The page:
In a September 8 Los Angeles Times editorial entitled “Governor Newsom throws South L.A. under the broadband bus,” the Times editorial board stated that the Newsom administration cut broadband projects in some of the neediest, most disconnected communities in the state, including South and Southeast Los Angeles and East Oakland, while adding projects in some of the most affluent, tech-connected communities, including Beverly Hills and Culver City.”
Gene Hale, chairman of the Greater Los Angeles African American Chamber of Commerce spoke to Gov. Newsom about changes to the plan to expand broadband access. Newsom again affirmed his commitment to fund all planned middle-mile segments in these communities in his January budget proposal.
Newsom’s office issued the following response: “The Administration remains fully committed to funding the State’s Middle-Mile Network, a 10,000-mile broadband network developed in partnership with communities across the state. Due to inflation and rising construction costs, the $3.87 billion in federal and state funding provided to date is estimated to be sufficient to develop about 8,300 miles of the network, providing a state-of-the-art backbone to connect high-speed internet projects for unserved communities.
“As such, Governor Newsom will propose to fully fund the remaining 1,700 miles as part of January’s budget. With this additional funding, we will complete the total 10,000 miles needed to serve all urban, rural and tribal communities throughout the state, providing physical access to high-speed internet for unserved and underserved communities.
“The Governor views this investment as a once-in-a-lifetime opportunity to provide California with the largest, most resilient open-access network in the nation, making it possible for households to receive internet service through last-mile connections so that every Californian may fully participate in a digital society and the modern economy.”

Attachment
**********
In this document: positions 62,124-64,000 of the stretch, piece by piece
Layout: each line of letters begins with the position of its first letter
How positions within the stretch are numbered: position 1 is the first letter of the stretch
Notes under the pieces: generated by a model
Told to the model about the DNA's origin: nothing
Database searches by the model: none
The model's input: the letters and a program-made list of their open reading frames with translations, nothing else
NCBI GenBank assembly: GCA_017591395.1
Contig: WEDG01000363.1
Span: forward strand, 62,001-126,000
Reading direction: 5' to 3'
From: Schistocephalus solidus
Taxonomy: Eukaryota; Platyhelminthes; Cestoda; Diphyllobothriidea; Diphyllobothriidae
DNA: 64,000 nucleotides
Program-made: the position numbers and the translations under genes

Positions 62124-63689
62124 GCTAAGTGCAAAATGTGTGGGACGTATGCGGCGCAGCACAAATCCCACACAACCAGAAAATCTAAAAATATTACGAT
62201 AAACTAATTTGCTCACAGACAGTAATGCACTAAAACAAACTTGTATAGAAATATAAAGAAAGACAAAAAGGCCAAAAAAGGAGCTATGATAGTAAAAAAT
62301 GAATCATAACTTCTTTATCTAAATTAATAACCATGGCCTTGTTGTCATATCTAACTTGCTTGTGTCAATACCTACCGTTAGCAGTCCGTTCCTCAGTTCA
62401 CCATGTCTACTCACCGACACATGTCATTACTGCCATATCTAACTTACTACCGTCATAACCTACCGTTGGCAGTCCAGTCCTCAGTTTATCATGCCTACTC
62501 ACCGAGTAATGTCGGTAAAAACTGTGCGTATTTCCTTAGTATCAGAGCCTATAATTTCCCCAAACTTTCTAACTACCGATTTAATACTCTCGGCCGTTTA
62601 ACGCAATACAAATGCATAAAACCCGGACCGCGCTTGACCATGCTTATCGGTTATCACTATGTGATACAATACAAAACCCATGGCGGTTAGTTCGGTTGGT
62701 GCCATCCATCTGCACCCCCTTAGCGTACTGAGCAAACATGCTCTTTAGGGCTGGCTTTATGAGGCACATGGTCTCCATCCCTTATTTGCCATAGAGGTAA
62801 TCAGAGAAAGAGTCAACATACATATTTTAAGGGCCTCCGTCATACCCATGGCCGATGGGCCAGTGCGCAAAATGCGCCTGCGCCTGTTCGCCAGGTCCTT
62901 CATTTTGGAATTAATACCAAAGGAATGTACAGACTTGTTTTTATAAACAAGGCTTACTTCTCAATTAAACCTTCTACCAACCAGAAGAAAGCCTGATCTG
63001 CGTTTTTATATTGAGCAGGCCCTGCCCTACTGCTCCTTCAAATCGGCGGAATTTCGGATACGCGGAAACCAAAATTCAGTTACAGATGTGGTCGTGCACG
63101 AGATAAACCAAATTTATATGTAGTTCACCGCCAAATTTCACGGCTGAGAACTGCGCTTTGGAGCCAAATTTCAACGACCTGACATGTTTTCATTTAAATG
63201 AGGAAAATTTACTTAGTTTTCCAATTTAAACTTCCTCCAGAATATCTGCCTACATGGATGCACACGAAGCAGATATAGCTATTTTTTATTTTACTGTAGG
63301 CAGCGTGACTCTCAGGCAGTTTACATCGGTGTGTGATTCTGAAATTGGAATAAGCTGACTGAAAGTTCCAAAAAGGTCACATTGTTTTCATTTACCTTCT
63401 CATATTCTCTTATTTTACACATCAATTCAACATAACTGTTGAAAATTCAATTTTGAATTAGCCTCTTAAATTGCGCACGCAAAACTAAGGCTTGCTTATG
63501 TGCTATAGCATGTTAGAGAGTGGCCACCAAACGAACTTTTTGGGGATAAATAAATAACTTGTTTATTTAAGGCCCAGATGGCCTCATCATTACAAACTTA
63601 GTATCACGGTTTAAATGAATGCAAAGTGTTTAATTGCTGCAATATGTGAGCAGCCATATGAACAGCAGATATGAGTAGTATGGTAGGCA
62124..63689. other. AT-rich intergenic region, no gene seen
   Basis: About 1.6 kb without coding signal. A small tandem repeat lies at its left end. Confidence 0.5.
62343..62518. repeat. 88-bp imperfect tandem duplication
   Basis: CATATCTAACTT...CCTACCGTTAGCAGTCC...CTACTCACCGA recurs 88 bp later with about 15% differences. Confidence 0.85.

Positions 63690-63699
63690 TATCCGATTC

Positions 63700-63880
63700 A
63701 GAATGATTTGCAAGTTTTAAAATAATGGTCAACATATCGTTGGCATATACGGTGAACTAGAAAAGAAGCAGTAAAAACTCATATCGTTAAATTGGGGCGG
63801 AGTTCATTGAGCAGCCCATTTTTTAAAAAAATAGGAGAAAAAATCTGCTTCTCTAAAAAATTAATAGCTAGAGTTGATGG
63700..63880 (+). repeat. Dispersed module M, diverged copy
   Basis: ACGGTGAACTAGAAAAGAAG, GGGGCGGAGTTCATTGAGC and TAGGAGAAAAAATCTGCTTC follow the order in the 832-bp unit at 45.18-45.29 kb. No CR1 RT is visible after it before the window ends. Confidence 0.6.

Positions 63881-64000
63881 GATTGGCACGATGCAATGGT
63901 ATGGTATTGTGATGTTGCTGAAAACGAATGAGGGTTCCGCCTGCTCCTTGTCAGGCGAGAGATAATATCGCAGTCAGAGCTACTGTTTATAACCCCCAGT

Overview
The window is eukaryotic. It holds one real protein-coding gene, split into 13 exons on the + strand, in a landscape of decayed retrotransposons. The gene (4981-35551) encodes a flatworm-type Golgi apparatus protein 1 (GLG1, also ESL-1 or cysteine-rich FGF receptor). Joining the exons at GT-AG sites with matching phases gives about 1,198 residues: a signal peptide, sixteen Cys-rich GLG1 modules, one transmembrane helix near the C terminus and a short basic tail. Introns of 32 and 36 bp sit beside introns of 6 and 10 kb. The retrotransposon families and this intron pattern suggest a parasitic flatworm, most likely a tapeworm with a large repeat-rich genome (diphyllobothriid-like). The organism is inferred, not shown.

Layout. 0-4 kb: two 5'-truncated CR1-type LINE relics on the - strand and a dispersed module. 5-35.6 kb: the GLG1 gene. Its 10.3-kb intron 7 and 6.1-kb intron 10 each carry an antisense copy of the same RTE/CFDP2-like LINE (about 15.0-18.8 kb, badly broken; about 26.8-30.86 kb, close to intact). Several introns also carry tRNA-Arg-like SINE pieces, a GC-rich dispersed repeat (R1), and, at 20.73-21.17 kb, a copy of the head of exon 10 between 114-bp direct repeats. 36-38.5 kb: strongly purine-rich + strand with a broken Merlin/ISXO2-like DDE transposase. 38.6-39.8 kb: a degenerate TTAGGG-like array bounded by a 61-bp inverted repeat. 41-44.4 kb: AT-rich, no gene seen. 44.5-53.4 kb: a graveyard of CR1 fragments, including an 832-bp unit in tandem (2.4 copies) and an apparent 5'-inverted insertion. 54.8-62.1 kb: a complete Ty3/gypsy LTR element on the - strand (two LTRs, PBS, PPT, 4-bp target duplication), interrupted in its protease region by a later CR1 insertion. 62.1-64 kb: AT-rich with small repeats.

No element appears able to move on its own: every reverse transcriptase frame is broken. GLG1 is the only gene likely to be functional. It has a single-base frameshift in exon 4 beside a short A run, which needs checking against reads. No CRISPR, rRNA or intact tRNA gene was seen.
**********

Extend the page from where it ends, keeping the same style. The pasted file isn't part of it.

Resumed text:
Newsom approved legislation to advance the state’s commitment to bridging the digital divide by increasing equitable, affordable access to high-speed internet service across California in July 2021. Through a $6 billion multi-year investment, more Californians would be able to access broadband coverage with the construction of a state-owned open access middle mile network and last mile projects that connect unserved households and businesses with local networks.
The historic legislation advances the statewide broadband plan with expanded infrastructure prioritizing unserved and underserved areas.
The legislation includes:
- $3.25 billion to build, operate and maintain an open access, state-owned middle mile network – high-capacity fiber lines that carry large amounts of data at higher speeds over longer distances between local networks.
- $2 billion to set up last-mile broadband connections that will connect homes and businesses with local networks. The legislation expedites project deployment and enables Tribes and local governments to access this funding.
- $750 million for a loan loss reserve fund to bolster the ability of local governments and nonprofits to secure financing for broadband infrastructure.
- Creation of a broadband czar position at the California Department of Technology, and a broadband advisory committee with representatives from across state government and members appointed by the Legislature.
“As we work to build California back stronger than before, the state is committed to addressing the challenges laid bare by the pandemic, including the digital divide holding back too many communities in a state renowned for its pioneering technology and innovation economy,” said Newsom.
“This $6 billion investment will make broadband more accessible than ever before, expanding opportunity across the spectrum for students, families and businesses.”